Programming with Alice.
And wherever there are computers, there have to be computer programmers who write the instructions that tell the computers what to do, step by painstaking step.
The skills of programmers, computer scientists, and software engineers are essential not only for generating special effects in movies but also for creating video games, operating cell phones, searching the Internet, downloading and playing music, and much more.
Nowadays, there are computers in airplanes, cars, television sets, vending machines, and kitchen appliances. All these computers need people who understand how computers work and can provide the necessary instructions. A set of instructions for a computer is called a program.
Unfortunately, the popularity of computer science as a career has been fading in the United States. There are 50 percent fewer computer science majors at U.S. universities now than there were 5 years ago, says Randy Pausch. He's a computer scientist at Carnegie Mellon University (CMU) in Pittsburgh.
Equally troubling is that fewer than 20 percent of these students are women, he adds.
"Computer science has tremendous power to make a big difference in people's lives," says Caitlin Kelleher, a graduate student in computer science at CMU.
Kelleher wants middle schoolers, especially girls, to get excited about working with computers. Using an interactive computer program called Alice, Kelleher has made it her mission to show kids all the exciting opportunities that open up when you can talk to these machines in a language that they can understand.
Using Alice, a student can quickly create an animated movie in which characters move about and interact in an imagined 3D world. Along the way, the student learns how to write a simple computer program.
The results don't look like Lord of the Rings, but if you give Alice a try, you can experience the immense satisfaction of getting a computer to do what you want it to do-and of showing off your waddling penguins or attacking bugs to friends.
In a computer program, each instruction specifies an action. Writing a program to animate 3D objects is all about deciding what actions you want these objects to perform.
With Alice, students begin by crafting stories. Then, they work out lists of actions that must go into the programs to tell the story. The students learn how to break a large problem into smaller pieces. It's a bit like doing a word problem in math.
Users select characters, such as ice skaters or monsters, and environments, such as a forest or a city. They then create scenes in which the characters talk and move around in these environments. The results are satisfying little animations that can be funny, sad, or even weird.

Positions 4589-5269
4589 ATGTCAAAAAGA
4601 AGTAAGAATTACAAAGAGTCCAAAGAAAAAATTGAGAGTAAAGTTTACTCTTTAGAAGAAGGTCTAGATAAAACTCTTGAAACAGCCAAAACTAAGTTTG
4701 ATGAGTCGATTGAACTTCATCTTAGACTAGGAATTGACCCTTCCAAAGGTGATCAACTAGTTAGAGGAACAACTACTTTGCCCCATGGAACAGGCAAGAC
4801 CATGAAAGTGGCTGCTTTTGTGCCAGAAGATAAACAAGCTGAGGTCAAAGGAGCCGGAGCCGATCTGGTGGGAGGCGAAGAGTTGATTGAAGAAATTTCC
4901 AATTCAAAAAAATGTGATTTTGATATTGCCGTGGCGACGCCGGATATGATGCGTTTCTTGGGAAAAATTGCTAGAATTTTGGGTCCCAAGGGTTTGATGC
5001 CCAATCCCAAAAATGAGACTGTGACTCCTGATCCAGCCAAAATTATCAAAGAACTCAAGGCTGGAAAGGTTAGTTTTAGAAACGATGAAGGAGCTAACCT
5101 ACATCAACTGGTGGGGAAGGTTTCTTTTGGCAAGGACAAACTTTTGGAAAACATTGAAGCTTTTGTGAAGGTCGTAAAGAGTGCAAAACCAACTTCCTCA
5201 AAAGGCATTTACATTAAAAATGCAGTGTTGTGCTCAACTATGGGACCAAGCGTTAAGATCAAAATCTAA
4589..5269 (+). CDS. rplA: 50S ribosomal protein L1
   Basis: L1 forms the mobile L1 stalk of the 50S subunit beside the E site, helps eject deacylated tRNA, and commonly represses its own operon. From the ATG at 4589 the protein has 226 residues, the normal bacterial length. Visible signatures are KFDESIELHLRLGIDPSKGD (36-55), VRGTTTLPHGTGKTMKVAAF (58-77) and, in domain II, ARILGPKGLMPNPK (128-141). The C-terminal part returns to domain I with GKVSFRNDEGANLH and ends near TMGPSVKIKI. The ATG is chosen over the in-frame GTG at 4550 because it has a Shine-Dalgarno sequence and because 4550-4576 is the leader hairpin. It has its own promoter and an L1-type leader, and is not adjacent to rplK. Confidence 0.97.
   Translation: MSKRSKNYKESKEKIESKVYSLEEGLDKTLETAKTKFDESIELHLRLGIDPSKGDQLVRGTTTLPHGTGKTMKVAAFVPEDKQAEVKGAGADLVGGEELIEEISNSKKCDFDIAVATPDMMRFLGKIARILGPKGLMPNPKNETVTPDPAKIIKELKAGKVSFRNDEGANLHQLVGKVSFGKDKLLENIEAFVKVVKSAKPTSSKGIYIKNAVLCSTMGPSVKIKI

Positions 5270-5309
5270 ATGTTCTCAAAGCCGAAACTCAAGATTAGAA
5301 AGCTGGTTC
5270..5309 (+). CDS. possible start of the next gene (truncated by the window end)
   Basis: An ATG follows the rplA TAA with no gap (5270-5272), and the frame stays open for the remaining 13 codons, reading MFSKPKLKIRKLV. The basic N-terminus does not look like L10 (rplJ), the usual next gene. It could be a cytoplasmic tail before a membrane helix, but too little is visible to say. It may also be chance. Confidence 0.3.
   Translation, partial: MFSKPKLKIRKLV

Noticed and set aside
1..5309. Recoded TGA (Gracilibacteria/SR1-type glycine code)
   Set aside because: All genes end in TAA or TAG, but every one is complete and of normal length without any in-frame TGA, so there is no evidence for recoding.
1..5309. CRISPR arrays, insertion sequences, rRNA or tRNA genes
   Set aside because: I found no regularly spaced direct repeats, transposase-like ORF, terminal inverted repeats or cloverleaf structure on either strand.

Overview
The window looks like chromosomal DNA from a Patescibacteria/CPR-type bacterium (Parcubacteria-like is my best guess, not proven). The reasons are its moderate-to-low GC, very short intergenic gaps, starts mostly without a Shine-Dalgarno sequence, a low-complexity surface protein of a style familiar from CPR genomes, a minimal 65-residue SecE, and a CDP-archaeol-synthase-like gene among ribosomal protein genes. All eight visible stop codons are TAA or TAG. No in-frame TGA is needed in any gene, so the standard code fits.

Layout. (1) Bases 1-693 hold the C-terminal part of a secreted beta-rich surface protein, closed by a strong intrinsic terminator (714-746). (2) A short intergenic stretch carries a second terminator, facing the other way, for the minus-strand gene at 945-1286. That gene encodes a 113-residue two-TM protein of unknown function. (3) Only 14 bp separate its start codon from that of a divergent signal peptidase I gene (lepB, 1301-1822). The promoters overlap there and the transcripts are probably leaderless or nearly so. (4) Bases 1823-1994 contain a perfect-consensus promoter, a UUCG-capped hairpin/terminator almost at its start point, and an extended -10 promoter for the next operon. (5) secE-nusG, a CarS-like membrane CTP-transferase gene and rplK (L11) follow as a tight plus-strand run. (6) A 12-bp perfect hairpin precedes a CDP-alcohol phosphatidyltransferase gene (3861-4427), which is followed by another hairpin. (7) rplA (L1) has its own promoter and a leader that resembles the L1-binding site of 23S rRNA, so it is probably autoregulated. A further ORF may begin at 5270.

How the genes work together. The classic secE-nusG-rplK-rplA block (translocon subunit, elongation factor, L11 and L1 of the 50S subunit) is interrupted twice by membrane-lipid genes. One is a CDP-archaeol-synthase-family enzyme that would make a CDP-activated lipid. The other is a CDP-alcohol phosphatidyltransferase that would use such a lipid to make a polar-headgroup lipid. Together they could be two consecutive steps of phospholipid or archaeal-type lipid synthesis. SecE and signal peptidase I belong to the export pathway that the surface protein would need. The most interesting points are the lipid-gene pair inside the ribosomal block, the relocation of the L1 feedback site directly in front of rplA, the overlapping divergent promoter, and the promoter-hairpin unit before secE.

Working with Alice, students aren't faced with the hardest part of writing a computer program-specifying in excruciating detail, and in exactly the right language, every little thing that has to happen.
For example, suppose you had to tell someone who had never been in a kitchen how to make a peanut butter-and-jelly sandwich. You couldn't just say, "Make a peanut butter- and-jelly sandwich." You'd have to specify where to find the ingredients and the knife, how to use the knife, how much jelly and peanut butter to measure out, how to assemble the sandwich, and so on. You'd also have to tell the person what to do if something went wrong-for example, if the jelly jar were empty or there were only one slice of bread.
"If you write a paragraph in English and you put a semicolon or comma in the wrong place, people will still understand what you're talking about," Kelleher says. "With computer languages, if you get one thing wrong, it doesn't work anymore."
With traditional programming, beginners often get frustrated. They're unable to figure out what they've done wrong.
With Alice, students use a mouse to select commands. Then, they can watch what happens on the screen. If a monster happens to end up in the wrong place, for instance, they can simply change the command.
So far, Alice seems to be doing its job. It's getting students more interested in computers.
One study looked at college freshmen who were interested in computer science but were at risk of failing because of low grades. Without Alice, Pausch says, the students averaged a C in their first computer science class. Only 47 percent went on to take another computer class.
The average grade of students who used Alice, however, jumped to a B. Eighty-eight percent of these students took a second class. Alice conveyed the basic ideas and purposes of programming. After that, students were better able to learn the specifics of computer languages, such as Java and C++.
Teachers at 50 colleges and 40 high schools are now using Alice to teach introductory computer science classes, Kelleher says. She has been using a modified version with Girl Scout troops.
In Colorado, graduate student Agata Dean and her coworkers have used Alice at the middle school level in an after-school technology club and in a weeklong technology summer camp at the Colorado School of Mines. In both cases, students learned the software and were able to begin using it quickly, Dean says.
The beauty of Alice, Pausch says, is that it shows students how exciting and creative computer science can be. Working with computers doesn't make you a geek, he insists. Computer work is an art form, only better.
"Painters are limited by paint, and sculptors are limited by clay," he says. "Computer programming is limited only by the limits of the imagination.... There's nothing you can't do."
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|Publication:||Science News for Kids|
|Date:||Feb 22, 2006|
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